England hosting France seemed in serious doubt in the immediate aftermath of last Friday’s terror attacks, but the decision to go ahead with it has generally been welcomed in the French media.
Vincent Duluc, chief football writer of the French daily sports newspaper L’Equipe, wrote in Monday's edition: “To play at Wembley at the heart of the mourning can be seen as an act of resistance, of national and international unity, a way of sending a message about resilience, of standing up in homage to those who were killed and in defiance of those who spread fear and death. It is only a football match, but it must be played to ensure that the defeat is not total.”
Duluc pointed out that football and all it represents had been a target of the attacks when three terrorists blew themselves up outside the Stade de France during France’s international match against Germany.
“Football, the French team and the Stade de France were targeted as symbols,” he wrote. “Having a drink on the terrace with friends, going to a concert, attending a football match: that is the way of life that was attacked. And it is this way of life that must be defended and maintained as we continue to sit out on that terrace, to love music, to play football and go to matches together.”
Jérôme Bergot expressed similar sentiments in Ouest France. “Life must continue despite the atrocities,” he wrote. “That is true for all professions, for all social categories. Football has always been a place where people meet: all people, players and spectators, whatever their faith or their social standing, the colour of their skin or where they come from – a mixture which sums up the human race. To have not played this match would have been a tragedy within a tragedy.”
Maxime Dupuis, writing on Eurosport’s French language website, said: “England and France will contest more than a football match at Wembley on Tuesday. It will be life’s response to barbarity.”
The request to England supporters to join in the singing of the French national anthem before the match has been widely reported and drawn many messages of approval. “For once, our best enemies will be our friends,” a contributor wrote on the website of Le Figaro. Another said: “It will be a moment of immense emotion for all those who are French to the core. Thank you to the English.”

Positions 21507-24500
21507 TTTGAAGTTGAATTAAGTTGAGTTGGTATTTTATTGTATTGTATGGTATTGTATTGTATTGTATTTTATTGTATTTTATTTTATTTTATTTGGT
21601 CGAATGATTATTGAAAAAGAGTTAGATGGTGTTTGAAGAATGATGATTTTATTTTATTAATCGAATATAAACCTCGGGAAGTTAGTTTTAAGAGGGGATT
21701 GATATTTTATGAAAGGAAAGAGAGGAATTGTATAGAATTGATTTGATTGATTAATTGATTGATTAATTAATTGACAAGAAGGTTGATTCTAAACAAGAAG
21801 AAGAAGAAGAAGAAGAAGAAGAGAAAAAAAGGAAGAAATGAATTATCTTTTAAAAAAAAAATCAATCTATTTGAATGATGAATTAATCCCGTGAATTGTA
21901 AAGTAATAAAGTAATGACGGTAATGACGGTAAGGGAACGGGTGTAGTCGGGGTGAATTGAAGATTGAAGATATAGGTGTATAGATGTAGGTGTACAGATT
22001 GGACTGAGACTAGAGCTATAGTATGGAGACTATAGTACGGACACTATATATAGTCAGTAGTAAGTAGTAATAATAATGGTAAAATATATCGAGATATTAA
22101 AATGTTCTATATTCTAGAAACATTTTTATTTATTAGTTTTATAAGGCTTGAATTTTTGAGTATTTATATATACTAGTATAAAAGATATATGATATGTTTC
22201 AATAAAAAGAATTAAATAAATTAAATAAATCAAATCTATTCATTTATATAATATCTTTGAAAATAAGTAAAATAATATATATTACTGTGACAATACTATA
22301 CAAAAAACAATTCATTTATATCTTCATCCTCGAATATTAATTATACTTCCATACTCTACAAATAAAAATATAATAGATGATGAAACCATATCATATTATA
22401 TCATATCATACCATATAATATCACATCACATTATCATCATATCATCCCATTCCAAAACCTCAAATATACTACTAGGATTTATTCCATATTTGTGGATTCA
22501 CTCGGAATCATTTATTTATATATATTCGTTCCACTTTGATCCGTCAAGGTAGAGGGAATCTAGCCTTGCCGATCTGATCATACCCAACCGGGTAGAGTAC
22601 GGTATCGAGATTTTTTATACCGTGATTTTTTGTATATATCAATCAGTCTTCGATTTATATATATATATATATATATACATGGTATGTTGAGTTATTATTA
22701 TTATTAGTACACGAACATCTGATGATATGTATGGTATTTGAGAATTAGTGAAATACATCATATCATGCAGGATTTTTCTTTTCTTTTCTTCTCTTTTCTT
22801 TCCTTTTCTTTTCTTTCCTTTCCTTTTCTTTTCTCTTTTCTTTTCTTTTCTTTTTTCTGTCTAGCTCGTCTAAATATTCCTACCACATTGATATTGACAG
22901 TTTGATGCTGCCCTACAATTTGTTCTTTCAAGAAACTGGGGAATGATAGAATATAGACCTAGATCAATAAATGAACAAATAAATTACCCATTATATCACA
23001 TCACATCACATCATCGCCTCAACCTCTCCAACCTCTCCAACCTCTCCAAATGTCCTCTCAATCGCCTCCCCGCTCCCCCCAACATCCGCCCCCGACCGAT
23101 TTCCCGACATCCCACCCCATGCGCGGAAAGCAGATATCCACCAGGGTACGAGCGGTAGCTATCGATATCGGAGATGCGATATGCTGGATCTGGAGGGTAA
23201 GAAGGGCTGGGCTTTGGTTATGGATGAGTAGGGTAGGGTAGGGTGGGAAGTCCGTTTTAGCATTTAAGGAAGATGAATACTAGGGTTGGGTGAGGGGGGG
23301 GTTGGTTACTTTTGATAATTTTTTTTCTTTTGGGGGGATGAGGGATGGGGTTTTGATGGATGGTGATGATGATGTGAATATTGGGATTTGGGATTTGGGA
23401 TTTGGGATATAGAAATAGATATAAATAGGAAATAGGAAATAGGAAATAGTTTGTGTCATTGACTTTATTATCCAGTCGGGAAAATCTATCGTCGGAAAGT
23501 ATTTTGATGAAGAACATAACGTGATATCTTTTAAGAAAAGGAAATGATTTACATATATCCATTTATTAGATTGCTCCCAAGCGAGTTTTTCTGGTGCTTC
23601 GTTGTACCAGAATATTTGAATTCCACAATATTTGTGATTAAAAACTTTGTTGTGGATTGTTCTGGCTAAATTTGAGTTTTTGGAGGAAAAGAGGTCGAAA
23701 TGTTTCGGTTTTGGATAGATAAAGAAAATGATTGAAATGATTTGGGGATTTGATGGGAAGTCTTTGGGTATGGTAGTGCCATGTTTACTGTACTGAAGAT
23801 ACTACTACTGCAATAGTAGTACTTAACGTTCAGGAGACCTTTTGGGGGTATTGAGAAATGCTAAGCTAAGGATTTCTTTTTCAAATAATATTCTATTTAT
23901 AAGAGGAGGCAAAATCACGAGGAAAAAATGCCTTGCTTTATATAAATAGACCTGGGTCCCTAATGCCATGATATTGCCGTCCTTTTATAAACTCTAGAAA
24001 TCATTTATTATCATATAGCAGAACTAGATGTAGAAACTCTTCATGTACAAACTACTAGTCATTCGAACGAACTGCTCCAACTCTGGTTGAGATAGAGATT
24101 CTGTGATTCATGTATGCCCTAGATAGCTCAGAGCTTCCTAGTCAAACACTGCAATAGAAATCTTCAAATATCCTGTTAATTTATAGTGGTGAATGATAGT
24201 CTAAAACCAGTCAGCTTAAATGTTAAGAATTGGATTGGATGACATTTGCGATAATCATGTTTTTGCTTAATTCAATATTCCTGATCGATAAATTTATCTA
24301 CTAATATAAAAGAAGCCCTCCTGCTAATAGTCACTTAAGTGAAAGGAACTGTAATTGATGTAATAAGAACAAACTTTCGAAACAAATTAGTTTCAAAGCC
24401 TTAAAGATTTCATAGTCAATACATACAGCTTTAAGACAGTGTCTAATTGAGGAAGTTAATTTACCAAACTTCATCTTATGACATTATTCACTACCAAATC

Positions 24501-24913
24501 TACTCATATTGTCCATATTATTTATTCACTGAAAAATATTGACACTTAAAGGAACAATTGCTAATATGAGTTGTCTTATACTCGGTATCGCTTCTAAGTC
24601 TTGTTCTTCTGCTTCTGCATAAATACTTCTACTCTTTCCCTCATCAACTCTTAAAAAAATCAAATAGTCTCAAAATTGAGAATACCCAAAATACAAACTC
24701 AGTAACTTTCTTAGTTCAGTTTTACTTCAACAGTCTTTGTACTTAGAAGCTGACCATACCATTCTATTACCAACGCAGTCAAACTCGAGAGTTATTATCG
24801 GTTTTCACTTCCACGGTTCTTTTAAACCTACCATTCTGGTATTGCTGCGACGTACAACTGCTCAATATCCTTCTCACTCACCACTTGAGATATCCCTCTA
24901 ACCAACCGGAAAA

The attacks have had direct effects on two members of the 23-man French squad. Midfielder Lassana Diarra lost a cousin in the attacks, while a sister of striker Antoine Griezmann was among those who escaped from the Bataclan concert hall.
Fans told to expect armed police units at stadium
Armed police will be deployed at Wembley Stadium tonight in the wake of the Paris terror attacks, the Metropolitan Police has said.
The friendly is being played just four days after the strikes across the French capital in which at least 129 people were murdered, and fans going to the game have been told to expect an increased police presence at transport hubs and “in and around” the stadium.
Deputy Assistant Commissioner Peter Terry said: “We’ve reassessed what security we think we need.” While he said no specific threat had been made against the match, he asked fans to be the police’s “eyes and ears”. Terry added: “We’ve assessed what happened in France and we’ve changed what the appearance of the security will look like. In and around the stadium people will see armed officers, which is something they wouldn’t normally see.”
Police have asked fans to set off early as there will be extra searches conducted at the stadium. The Premier League, meanwhile, will issue new security guidance to clubs on Thursday following discussions with police, the Government and security advisers.
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